This is an important part of doing the exercise. To understand why, we need to remember how the inner and outer minds function. Sometimes the outer mind is called the left brain or logical mind, and the inner mind the right brain , or creative one. I like the simplicity of using inner and outer minds. All creativity and exquisite action comes from the inner mind. The outer mind, when it is not busy guarding and protecting all the inner mind’s operating programs, acts as the editor of all actions. It is the part that worries about what other people will think, if things make sense and if the spelling is correct. It operates in real time, meaning very slowly.
The inner mind computes at the speed of thought, a gazillion times faster than the outer mind. Any time a person is operating at their exquisite best, like a champion basketball player at the top of his game, you can bet that his outer mind is not engaged and he is operating exclusively from his inner mind.
The same goes for writing and other creative arts. The purpose of keeping the pen moving is that it is moving faster than the outer mind can keep up with, so eventually, it stops trying to and gets out of the way. At that point, pure thought and action start spilling out of the creative inner mind and onto the paper. What you are currently reading was produced exactly in this manner. Because I have been doing this practice for years, all I have to do is start writing and I am immediately in that flow of creativity.
I find that my Evening Writing and my Morning Pages are a great pair of practices. Before I go to sleep, I write my Evening Writing, in bed (use a ball-point pen, so if you fall asleep with the pen in your hand it won’t drain into your sheets). That writing allows me to clear my mind of all the accumulated feelings and noise of the day. Once it is written, that infernal loop of self-talk ceases and I can get to sleep. If I have written about a problem, by morning I usually have a solution. Because my mind is clear, I get a good night’s sleep so I wake refreshed and eager to see just what my inner creative mind will produce in my Morning Pages. Just like washing and showering wakes the body up, Morning Pages wakes the mind up. If you are not looking to be a writer, this exercise is still useful because it gets all the creative juices flowing and sets one up for a marvelous day!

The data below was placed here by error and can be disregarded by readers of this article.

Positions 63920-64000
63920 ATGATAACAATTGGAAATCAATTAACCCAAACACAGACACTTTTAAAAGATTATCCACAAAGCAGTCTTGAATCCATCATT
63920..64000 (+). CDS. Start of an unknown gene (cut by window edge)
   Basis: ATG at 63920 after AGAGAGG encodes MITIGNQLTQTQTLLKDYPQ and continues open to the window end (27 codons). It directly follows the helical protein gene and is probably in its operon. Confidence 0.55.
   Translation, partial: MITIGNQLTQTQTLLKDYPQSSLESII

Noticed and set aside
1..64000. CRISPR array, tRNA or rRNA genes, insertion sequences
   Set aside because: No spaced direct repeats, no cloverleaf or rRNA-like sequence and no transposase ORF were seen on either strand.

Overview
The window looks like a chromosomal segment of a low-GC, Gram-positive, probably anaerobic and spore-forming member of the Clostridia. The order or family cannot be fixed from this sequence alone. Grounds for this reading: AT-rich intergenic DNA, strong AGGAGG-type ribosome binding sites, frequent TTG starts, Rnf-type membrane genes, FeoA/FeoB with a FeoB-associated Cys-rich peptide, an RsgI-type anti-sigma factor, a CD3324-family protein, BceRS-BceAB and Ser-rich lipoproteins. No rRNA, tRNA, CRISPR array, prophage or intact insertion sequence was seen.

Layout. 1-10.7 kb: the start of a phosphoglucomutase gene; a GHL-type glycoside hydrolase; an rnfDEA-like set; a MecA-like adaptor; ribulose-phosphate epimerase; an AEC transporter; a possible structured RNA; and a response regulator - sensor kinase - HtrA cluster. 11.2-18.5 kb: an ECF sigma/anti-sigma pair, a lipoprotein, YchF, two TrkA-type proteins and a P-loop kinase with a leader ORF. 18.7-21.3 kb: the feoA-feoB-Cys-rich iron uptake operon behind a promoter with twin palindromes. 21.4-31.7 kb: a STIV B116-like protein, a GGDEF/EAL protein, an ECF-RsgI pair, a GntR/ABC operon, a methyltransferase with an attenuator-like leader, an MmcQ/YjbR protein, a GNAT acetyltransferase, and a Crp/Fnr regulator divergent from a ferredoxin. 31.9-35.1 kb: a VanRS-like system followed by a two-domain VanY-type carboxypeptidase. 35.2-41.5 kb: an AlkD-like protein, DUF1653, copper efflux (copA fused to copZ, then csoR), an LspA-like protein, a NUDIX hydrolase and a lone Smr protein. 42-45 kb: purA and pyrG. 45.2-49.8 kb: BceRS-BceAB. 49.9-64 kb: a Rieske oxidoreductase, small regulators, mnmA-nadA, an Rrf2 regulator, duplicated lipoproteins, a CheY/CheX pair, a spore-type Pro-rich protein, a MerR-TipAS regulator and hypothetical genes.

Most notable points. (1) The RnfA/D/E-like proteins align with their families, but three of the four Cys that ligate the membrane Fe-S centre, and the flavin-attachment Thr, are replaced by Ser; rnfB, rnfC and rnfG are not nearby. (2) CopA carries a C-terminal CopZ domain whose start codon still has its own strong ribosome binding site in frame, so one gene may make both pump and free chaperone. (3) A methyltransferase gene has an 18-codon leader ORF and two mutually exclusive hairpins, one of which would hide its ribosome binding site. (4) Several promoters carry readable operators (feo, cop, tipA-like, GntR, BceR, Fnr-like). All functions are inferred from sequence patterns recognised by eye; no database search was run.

©2012, rev. 2018, Jason Wittman, MPS, LAADC, CATC-IV
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*About The Author*
Jason Wittman, MPS, LAADC, CATC-IV (aka Successful People’s Secret Weapon) is the former Executive Director of Los Angeles Youth Supportive Services, Inc. ( http://www.la-youth.org ) and has had a private practice as a Counselor and Coach for over 40 years. His practice, http://Stage2Recovery.com focuses on coaching and advising business and professional clients, who are recovering from alcoholism and addictions, to work and live at their exquisite best. He is an expert on teaching and coaching the “getting-on-living,” self-esteem building and spirituality parts of recovery. He has his master’s degree from Cornell University in counseling-psychology and is certified as a drug & alcohol counselor, a clinical hypnotherapist and a practitioner of Neuro-Linguistic Programming (NLP). He can be contacted at firstname.lastname@example.org or